Prince George’s County Developer Patrick Ricker Sentenced in Extortion Scheme
Under-reported His Taxable Income by More Than $1.1 Million for Tax Years 2004 to 2007
Greenbelt, Maryland - U.S. District Judge Peter J. Messitte sentenced Patrick Q. Ricker, age 53, of Bowie, Maryland, today to one year and a day in prison followed by three years of supervised release for conspiring to provide gifts and services to public officials in exchange for favorable official action, and for tax evasion. Judge Messitte also entered an order that Ricker pay restitution of $250,000.
The sentence was announced by United States Attorney for the District of Maryland Rod J. Rosenstein; Special Agent in Charge Stephen E. Vogt of the Federal Bureau of Investigation; and Special Agent in Charge Rick A. Raven of the Internal Revenue Service - Criminal Investigation, Washington, D.C. Field Office.
“Tax compliance should be equally shared among all Americans,” said Rick A. Raven, Special Agent in Charge, IRS Criminal Investigation, Washington DC Field Office. “Conspiring to defraud the government in a decade long extortion scheme and under reporting taxable income is reckless. Today’s sentence is an important victory for America’s taxpayers who play by the rules and have no tolerance for those who shirk their tax responsibilities.”
According to Ricker’s plea agreement and court documents, Ricker is a real estate broker and president of Ricker Brothers, Inc. Ricker and other co-conspirators, including developers Daniel I. Colton and Karl Granzow, had ownership interests in Greenbelt Metropark, which sought to design, develop and build a mixed-use project near the Greenbelt Metro Station, called Greenbelt Station. Ricker and his co-conspirators also had an ownership interest in Day Homes, which was incorporated to construct single family homes in Maryland.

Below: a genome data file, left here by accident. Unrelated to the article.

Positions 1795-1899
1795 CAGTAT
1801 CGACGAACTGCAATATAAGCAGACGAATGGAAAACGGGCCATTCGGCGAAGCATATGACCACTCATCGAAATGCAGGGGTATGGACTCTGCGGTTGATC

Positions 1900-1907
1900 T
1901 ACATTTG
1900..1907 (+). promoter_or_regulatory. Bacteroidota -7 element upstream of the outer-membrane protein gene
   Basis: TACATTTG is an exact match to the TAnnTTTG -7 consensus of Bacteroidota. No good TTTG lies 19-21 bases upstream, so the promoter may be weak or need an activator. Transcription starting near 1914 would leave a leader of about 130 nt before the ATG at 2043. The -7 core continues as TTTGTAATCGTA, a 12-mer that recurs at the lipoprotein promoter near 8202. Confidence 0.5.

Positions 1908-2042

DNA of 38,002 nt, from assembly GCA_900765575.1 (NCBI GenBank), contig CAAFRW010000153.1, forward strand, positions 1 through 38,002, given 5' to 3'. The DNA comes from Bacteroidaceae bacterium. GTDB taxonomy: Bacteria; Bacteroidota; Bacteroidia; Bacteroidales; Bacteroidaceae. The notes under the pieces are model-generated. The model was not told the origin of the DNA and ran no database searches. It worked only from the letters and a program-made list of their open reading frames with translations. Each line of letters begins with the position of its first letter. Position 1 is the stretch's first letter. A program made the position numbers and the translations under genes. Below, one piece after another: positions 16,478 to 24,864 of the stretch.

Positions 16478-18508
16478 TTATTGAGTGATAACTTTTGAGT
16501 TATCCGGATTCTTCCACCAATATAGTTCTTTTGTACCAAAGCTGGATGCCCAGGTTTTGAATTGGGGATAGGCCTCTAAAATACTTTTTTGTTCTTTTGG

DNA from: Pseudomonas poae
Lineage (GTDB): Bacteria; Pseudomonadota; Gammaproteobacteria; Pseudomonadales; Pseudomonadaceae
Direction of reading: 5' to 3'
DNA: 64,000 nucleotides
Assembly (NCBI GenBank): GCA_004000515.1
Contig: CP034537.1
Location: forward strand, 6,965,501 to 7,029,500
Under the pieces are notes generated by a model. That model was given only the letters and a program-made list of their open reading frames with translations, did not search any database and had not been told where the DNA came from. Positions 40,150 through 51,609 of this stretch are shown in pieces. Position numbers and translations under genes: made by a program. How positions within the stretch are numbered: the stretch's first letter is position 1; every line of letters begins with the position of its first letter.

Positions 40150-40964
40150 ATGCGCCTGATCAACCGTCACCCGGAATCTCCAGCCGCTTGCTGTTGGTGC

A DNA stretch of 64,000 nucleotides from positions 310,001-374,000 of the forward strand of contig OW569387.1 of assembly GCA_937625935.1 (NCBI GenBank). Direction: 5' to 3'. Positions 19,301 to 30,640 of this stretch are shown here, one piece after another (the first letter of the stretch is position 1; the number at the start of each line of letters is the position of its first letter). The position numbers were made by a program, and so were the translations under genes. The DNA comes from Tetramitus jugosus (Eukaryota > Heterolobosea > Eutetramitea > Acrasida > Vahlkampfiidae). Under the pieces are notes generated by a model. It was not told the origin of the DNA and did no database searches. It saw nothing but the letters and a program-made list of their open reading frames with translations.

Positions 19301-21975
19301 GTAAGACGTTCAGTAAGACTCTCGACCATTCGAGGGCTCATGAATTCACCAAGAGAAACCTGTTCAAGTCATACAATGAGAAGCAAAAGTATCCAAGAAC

From about 1997 through at least September 11, 2008, Ricker and his co-conspirators regularly provided money, trip expenses, meals, drinks, hotel rooms, airline tickets, rounds of golf, sexual services, employment and monetary and in-kind campaign contributions to state and local officials, in exchange for obtaining approvals for the Greenbelt Station site plan, creating the Greenbelt Station Special Taxing District; and getting Greenbelt Station listed as the number five priority on the State Highway Administration list of project/construction priorities. In addition, state and local officials assisted in the acquisition of surplus property and land from the County for development by Day Homes, provided Ricker and his co-conspirators with non-public County information, voted in favor of County Council resolutions favorable to the conspirators’ development projects, and ensured that a specific developer would obtain a contract to purchase certain buildings from the county, among other things.
State and local officials concealed the items they received from Ricker and his co-conspirators by failing to report them on disclosure statements or by misrepresenting their nature and value. Ricker and his co-conspirators concealed campaign contributions that were above state and federal legal limits by recruiting “straw donors,” including family members and employees, to make state and federal campaign contributions, with funds provided by or reimbursed by Ricker and his co-conspirators. Ricker and his co-conspirators also concealed the volume of their campaign contributions by providing in-kind contributions, such as campaign signs, food, alcohol and the administrative services of their employees and family members.
Finally, in an attempt to evade federal income tax for tax years 2004 to 2007, Ricker under-reported his taxable income by more than $1.1 million.
Retired Prince George’s County Fire Department official Karl Granzow, age 47, of Upper Marlboro, Maryland, previously pleaded guilty to his participation in the conspiracy and to tax evasion. Granzow was sentenced to 18 months in prison on October 3, 2012, and ordered to pay a fine of $10,000 and forfeit his financial interest in Greenbelt Metropark. Daniel Colton, age 62, of Annapolis, Maryland and Raleigh, North Carolina, pleaded guilty to conspiracy to commit extortion and to making false statements to the Federal Election Commission. Colton faces a maximum penalty of five years on each of those counts. His sentencing has not been scheduled.
United States Attorney Rod J. Rosenstein praised the FBI and IRS-CI for their work in the investigation. Mr. Rosenstein thanked Assistant United States Attorneys James A. Crowell IV, A. David Copperthite and Sujit Raman, who prosecuted the case.